The Walter White in Each of Us

There’s no doubt, Breaking Bad has been topping the bill of TV shows worldwide for several years now. I’ve occasionally asked myself what makes the series so successful. Taken separately, it’s not sex. It’s not violence. It’s not immoral behavior. And not even suspense that makes the drama to appealing to the public.

In my opinion, the series owes its popularity to the concept which links all these together. A concept we all relate to, admittedly or not: the moral decline of the central character. A stance the average viewer is familiar with, taken by Walter White to an extreme: if doing your best to be the commonsensical champion of decency is not enough, then doing your best to become the antagonist in order to survive is the logical consequence.

One might argue Walter does more than covering his basic survival needs. Which is perfectly true if survival were a general notion. To some people, however, the sense of achievement or lifestyle is just as important as life itself. Naturally, such tragic characters would rather die – literally die – than lose what gives them their identity.

Of course Walter White changes – he breaks bad – but his shift is not a loss of identity. It’s a change of direction. And who is to say his new direction is bad? Sure, the title says it, common sense says it. But common sense is mere convention, and, as far as the title is concerned, I prefer to think Gilligan must have intended to make a mockery of the comfortable system of conventions we ordinarily abide by.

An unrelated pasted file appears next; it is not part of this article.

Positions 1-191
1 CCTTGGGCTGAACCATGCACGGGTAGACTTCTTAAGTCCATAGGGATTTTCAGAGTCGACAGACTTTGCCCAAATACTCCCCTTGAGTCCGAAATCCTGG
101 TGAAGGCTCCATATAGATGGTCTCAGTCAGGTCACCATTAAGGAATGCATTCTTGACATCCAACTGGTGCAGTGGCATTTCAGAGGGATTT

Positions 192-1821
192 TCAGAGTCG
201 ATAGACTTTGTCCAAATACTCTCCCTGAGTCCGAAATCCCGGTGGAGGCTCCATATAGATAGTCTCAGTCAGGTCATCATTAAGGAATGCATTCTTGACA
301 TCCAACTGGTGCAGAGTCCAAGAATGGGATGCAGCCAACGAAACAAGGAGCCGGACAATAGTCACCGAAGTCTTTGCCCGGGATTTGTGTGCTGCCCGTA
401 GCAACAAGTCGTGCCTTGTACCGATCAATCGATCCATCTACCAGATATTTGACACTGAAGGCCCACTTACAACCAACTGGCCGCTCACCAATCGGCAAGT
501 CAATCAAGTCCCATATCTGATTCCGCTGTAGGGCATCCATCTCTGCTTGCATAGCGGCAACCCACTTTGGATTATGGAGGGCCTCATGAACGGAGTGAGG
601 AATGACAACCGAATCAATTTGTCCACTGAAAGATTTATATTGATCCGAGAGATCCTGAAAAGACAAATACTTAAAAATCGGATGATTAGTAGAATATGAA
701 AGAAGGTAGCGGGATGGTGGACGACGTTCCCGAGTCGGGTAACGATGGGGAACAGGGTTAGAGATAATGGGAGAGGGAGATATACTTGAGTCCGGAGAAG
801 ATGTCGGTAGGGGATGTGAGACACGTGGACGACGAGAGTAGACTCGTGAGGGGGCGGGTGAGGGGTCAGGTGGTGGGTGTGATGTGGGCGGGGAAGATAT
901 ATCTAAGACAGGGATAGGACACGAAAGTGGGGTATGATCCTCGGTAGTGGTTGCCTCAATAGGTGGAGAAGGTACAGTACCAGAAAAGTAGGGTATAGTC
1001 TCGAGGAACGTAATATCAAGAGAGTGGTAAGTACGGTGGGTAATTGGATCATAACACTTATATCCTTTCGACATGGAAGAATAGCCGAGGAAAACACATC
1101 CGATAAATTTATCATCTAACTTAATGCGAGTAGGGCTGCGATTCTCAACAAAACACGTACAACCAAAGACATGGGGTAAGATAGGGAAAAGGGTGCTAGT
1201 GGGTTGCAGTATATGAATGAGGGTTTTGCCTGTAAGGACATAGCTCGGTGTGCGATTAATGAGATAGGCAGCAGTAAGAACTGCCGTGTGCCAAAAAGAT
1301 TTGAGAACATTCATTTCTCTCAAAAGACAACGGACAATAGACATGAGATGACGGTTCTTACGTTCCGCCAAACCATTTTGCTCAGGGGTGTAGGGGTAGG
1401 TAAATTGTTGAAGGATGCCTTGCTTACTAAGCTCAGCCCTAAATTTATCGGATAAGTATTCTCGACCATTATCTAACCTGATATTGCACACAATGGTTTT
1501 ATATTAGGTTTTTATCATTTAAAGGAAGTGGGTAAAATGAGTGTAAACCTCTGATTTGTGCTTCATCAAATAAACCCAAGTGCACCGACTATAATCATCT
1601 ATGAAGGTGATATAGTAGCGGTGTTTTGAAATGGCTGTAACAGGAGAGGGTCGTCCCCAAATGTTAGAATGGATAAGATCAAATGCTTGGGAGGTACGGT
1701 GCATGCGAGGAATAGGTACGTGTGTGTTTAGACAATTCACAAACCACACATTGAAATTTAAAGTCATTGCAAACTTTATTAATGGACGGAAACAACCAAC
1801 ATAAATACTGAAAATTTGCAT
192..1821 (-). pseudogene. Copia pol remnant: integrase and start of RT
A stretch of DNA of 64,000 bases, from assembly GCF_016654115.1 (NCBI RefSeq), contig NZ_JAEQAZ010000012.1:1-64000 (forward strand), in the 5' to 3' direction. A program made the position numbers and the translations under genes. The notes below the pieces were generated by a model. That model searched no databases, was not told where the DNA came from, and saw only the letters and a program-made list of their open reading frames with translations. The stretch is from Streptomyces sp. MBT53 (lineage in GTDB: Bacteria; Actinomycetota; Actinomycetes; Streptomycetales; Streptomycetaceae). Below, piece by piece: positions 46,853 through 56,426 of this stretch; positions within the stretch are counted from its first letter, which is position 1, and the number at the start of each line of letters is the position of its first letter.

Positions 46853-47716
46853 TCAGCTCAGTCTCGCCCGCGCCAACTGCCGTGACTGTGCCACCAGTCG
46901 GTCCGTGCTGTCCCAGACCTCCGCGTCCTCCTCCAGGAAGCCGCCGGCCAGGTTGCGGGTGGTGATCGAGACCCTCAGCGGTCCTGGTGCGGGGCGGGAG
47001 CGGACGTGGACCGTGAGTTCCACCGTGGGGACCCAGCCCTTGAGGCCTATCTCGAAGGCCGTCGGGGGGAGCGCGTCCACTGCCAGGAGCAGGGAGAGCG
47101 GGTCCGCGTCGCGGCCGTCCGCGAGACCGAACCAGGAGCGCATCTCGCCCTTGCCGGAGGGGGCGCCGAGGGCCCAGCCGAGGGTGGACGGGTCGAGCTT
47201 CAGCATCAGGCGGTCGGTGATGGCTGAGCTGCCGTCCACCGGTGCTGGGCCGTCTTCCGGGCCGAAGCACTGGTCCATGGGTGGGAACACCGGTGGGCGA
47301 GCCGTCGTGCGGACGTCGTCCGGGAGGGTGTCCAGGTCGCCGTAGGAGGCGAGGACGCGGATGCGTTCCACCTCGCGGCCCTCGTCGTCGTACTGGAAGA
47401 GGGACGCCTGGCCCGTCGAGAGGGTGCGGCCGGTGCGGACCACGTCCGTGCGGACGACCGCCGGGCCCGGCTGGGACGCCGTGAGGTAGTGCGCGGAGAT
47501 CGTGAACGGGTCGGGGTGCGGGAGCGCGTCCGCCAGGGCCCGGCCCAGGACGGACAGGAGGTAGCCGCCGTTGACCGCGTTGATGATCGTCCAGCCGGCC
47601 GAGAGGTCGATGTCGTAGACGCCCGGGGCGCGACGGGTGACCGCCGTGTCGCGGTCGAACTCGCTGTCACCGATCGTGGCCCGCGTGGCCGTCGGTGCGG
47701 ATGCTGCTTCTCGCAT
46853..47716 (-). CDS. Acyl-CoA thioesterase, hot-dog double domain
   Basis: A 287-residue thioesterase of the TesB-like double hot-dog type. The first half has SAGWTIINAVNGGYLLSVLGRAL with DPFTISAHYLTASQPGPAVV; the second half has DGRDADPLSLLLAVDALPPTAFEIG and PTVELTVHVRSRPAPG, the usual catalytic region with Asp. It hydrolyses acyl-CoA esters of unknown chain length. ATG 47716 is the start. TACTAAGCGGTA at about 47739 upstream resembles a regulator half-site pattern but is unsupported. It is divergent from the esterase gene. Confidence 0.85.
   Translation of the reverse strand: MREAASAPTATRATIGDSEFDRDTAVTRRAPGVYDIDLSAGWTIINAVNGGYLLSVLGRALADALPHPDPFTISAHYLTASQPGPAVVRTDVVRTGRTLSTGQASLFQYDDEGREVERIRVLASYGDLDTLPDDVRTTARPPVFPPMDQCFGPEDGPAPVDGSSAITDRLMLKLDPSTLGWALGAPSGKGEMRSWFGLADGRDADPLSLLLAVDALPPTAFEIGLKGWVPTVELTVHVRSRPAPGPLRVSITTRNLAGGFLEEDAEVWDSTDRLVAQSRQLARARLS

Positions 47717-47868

Gilligan creates a problematic character, not an honorable one. Heisenberg, Walter’s alias as drug kingpin, is not chosen randomly: it is an onomastic reflection of the metaphysical uncertainty which governs the entire series.

No moral value is absolute, and we all pay for our choices, Walter included. Where there’s no God, judicial or political instance to enforce punishment, the existence itself is a sentence. It is devoid of meaning, eating away all sense of value while forcing us to take responsibility for our choices, just as cancer is eating away Walter’s body.

This is the moral behind Breaking Bad as I see it. I consider most viewers sympathize with Walter – antagonist and central character at the same time – because they relate to him. There’s a Walter White in each of us that makes us applaud the Walter White on the screen.

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